TAMPA, Fla. -- Day 2 of Alex Rodriguez's rehab assignment featured far less media and much less fanfare, but it showcased the surprisingly quick progression the slugger might just take in rejoining his teammates in the Bronx after looking sharp during the increased workload.
Rodriguez expressed optimism on Friday after his on-field workout at the Yankees' Minor League complex in Tampa.
"The first two days have been good," said Rodriguez, who underwent surgery on July 11 in Miami to repair a torn meniscus in his right knee. "Again, I think it's how I feel when I wake up, how the body reacts in a week or so, but the first two days have been good, and we'll just go from there."
Between his infield work and hitting in the cage, Rodriguez spent a good portion of his workout, which lasted a little less than an hour, in the 92-degree heat shaking hands with every member of the Gulf Coast League Braves, who were waiting to play the Yankees' GCL affiliate.
"Pretty awesome," said Zach Jadofsky, a Braves pitching prospect in his first year with the organization. "We thought we were just going to get to see [Mark] Prior, but this turned out to be pretty nice."
Rodriguez began the workout by stretching and warming up with two lateral slides, three 15-yard backward runs and three forward 20-yard jogs. He then made 46 throws from a variety of distances, ranging from 25 feet to about 140 feet, with Pat Roessler, New York's director of player development.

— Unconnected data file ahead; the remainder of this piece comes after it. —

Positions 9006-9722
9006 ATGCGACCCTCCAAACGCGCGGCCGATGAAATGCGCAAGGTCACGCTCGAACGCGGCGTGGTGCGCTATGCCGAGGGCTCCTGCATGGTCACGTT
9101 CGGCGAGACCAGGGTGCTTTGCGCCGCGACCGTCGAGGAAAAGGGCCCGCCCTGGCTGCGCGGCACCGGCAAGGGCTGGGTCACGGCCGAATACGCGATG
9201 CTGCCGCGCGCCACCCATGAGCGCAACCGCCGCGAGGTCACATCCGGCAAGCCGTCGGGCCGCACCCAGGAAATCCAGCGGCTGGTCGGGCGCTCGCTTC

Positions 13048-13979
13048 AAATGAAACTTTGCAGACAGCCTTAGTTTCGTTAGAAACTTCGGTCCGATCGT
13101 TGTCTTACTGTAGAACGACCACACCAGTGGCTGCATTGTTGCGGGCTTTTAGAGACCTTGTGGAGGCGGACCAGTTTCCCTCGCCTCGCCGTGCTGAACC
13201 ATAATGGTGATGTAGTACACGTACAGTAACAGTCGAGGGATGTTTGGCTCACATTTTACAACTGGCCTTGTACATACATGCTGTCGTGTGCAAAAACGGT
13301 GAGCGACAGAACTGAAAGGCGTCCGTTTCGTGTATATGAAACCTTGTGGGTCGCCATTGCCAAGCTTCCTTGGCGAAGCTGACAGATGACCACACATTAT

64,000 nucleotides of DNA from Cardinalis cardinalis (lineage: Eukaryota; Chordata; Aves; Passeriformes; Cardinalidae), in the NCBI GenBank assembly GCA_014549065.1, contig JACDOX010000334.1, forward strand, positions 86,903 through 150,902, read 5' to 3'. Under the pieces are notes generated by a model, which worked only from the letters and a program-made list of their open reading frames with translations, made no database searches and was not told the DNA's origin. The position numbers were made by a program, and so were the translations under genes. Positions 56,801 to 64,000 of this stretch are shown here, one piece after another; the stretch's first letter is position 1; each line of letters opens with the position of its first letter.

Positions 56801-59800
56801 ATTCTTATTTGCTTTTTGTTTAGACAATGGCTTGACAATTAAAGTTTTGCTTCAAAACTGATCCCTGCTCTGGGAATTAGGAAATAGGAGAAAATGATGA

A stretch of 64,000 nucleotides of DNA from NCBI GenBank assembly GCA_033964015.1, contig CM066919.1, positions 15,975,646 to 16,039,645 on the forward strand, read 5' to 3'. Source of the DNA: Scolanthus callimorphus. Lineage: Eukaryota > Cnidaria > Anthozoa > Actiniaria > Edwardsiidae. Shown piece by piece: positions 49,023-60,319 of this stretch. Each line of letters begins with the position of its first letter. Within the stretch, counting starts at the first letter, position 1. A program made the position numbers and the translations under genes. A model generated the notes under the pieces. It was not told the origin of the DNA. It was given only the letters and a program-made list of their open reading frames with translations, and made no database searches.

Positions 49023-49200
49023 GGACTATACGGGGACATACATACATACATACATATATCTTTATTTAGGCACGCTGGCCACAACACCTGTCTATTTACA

He then took 42 grounders on his knees just inside the dirt at third base before fielding 20 grounders at his typical position. The first 10 ground balls came with him semi-crouched along the same line, and the last 10 were deep, with Rodriguez making a throw to first on each ball fielded.
Rodriguez moved to the batting cages after his visit with the Braves and began that workout by hitting off the tee 56 times before finishing it with 63 swings off soft tosses from Roessler. Throughout the hitting regimen, Rodriguez switched between using a short bat and his regular bat while also perfecting his technique with swings using just his left or right hand before ripping the ball with both hands.
Though the increased workload is a considerable step up from Thursday, Rodriguez is hesitant in saying when he would begin taking live batting practice.
"Depends how I feel," Rodriguez said when asked if he thought Sunday would be the first day.
Rodriguez's original prognosis was a recovery of four to six weeks, which would land him back in New York's lineup at some point between Aug. 15 and Aug. 30. Based on past events, he doesn't expect it to take long for him to get back to full health, referring to a knee surgery he underwent in 1999 for torn cartilage as a "simple recovery."
Rodriguez is scheduled to work out again over the weekend before the organization decides when he will play in any Minor League games.
Chris Girandola is a contributor to MLB.com. This story was not subject to the approval of Major League Baseball or its clubs.